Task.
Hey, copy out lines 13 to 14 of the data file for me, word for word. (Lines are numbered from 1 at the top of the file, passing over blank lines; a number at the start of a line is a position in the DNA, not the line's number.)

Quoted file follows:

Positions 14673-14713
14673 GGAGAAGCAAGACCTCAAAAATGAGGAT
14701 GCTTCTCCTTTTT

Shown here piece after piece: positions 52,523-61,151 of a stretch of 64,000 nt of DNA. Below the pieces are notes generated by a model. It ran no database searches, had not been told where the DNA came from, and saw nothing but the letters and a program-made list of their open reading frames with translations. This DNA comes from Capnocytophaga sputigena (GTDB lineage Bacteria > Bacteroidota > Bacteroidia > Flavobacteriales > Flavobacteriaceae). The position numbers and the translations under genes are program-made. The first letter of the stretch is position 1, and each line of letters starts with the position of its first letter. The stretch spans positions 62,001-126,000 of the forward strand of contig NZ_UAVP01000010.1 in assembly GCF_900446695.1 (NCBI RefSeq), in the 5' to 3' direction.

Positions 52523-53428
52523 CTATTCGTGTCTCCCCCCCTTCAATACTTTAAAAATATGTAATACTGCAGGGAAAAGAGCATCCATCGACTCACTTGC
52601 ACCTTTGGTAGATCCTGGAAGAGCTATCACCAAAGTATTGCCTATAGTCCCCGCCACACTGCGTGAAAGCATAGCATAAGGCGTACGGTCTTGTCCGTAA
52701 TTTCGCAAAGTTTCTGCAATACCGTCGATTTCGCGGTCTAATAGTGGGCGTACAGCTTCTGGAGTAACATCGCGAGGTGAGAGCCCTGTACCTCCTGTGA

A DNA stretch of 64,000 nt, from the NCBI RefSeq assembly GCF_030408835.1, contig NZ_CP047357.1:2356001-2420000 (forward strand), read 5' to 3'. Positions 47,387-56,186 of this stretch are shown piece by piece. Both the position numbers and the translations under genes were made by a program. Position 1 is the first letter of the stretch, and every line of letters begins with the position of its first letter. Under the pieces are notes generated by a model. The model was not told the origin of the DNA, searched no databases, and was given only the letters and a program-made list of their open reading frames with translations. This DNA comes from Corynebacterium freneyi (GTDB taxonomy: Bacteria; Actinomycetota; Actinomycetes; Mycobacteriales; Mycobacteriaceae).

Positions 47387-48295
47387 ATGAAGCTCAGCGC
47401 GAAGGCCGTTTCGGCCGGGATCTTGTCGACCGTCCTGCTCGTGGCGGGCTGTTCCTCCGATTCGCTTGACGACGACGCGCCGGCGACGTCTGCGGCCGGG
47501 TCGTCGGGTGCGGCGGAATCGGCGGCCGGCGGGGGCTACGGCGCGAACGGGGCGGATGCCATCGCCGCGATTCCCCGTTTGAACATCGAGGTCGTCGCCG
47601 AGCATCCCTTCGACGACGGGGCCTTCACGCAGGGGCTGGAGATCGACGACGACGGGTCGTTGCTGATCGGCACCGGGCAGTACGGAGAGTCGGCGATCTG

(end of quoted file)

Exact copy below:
47501 TCGTCGGGTGCGGCGGAATCGGCGGCCGGCGGGGGCTACGGCGCGAACGGGGCGGATGCCATCGCCGCGATTCCCCGTTTGAACATCGAGGTCGTCGCCG
47601 AGCATCCCTTCGACGACGGGGCCTTCACGCAGGGGCTGGAGATCGACGACGACGGGTCGTTGCTGATCGGCACCGGGCAGTACGGAGAGTCGGCGATCTG